In the long term, Utilities need to make significant infrastructure investments in a number of areas in order to safeguard the region’s security of supply while remaining competitive. These investments include replacing either gas fired or coal plants that are closing[10], building new electricity transmission grids notably to implement energy transition policies. With the lead time for these types of infrastructure projects typically between five and ten years, Utilities could face a difficult wake-up call if the economy improves and consumption increases again. These investments are estimated at more than €1000 billion[11] from now to 2020.  However, in this very uncertain market and regulatory environment – with Utilities facing a deteriorating financial situation – the Observatory fears that these critical investments will not happen at the right pace.

Observatory recommendations for the European energy markets
According to the Observatory, there is an urgent need to radically reform energy markets. These changes include reforming the ETS[12] system to introduce some market related regulations or replicating the UK’s model of a CO2 floor price.
In addition, the creation of capacity markets[13] coordinated at a European level is adamant.
Implementing a new retail market design enabling the financing of smart grids is necessary.
Finally, establishing a more reasonable renewable energies capacity growth pace and limiting the related increase in subsidies is crucial.
Colette Lewiner, Capgemini’s Energy and Utilities worldwide expert comments: “The present situation poses a clear threat to Europe’s security of supply. Gas plants – capable of dealing with peak loads – are closing quickly. Buffers, such as gas stored for the winter in underground reservoirs, are significantly lower than in previous years. In the short term these factors mean that a very cold winter could lead to serious supply and grid balancing problems. In addition, renewables growth and a CO2 Emissions Right price that is far too low, have pushed wholesale electricity prices down and Utilities are under strong strain.”
About the European Energy Markets Observatory
Capgemini’s European Energy Markets Observatory (EEMO) is an annual report that tracks the progress in establishing an open and competitive electricity and gas market in EU-27 (+ Norway and Switzerland) as well as the progress on the EU Climate-Energy package objectives. The 15th edition is built on a majority of public data sources combined with Capgemini methodology and knowledge, and based on 2012 and winter 2012/2013 data sets. Specific insights on the European energy policy; the financial performance and valuation of the Utilities; and the switching rates evolution and customer behavior in retail markets are brought by CMS Bureau Francis Lefebvre, Exane BNP Paribas and VaasaETT Global Energy Think Tank respectively.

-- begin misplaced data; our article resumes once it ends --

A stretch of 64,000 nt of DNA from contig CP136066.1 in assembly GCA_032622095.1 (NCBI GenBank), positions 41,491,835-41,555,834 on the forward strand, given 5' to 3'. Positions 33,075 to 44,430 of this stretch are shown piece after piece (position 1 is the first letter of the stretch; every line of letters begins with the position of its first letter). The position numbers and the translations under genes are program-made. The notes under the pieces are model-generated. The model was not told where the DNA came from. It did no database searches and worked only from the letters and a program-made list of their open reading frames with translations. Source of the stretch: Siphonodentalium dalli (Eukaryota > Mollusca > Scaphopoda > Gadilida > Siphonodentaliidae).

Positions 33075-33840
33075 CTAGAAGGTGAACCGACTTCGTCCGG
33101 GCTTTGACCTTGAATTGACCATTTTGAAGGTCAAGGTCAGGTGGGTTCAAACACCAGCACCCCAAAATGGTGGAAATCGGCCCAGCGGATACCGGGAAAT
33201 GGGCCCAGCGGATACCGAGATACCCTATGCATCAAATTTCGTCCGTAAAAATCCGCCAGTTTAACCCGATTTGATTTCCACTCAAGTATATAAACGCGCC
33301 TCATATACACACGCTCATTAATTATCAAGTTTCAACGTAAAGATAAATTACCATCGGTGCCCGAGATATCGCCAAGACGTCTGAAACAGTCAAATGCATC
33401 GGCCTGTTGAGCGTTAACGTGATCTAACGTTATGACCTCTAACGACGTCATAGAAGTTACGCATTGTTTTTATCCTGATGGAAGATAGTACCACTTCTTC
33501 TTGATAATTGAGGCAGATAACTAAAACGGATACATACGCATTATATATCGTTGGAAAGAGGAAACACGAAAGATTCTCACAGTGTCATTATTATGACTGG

About Capgemini
With more than 125,000 people in 44 countries, Capgemini ( is one of the world’s foremost providers of consulting, technology and outsourcing services. The Group reported 2012 global revenues of EUR 10.3 billion (more than $13 billion USD). Together with its clients, Capgemini creates and delivers business and technology solutions that fit their needs and drive the results they want. A deeply multicultural organization, Capgemini has developed its own way of working, the Collaborative Business Experience™, and draws on Rightshore®, its worldwide delivery model.
Rightshore® is a trademark belonging to Capgemini.

[1]Since the beginning of the 21st century, the American shale gas production has grown in a spectacular way. In 2000 it accounted only for 2% of the US gas production. In 2012, its share grew to 34% and it should grow to 50% by 2040. [2]US gas prices are around 3 times less than European long term gas contracts prices. [3]Around 600,000 new industrial jobs have been created in addition to more than 1 million direct jobs linked to oil and gas unconventional activities [4]For example, in Germany in 2012, coal fired plants utilization rate was in the 43-71% range; a far better utilization than gas plants (see above). [5]IHS May 2013 study [6]EEG Tax for the promotion of renewable energy [7]In France the share is around 10% [8]Carbon Capture and Storage [9]ZEP « Zero Emission Platform » estimations [10]Large Combustion Installation Directive adopted in 2001 for a 2015 implementation

[11]European Commission Study [12]Emission Rights Trading System (the European market where CO2 and other Green House gases allowances are traded) [13]A capacity market remunerates available capacity (even if it is not producing electricity) and peak shaving actions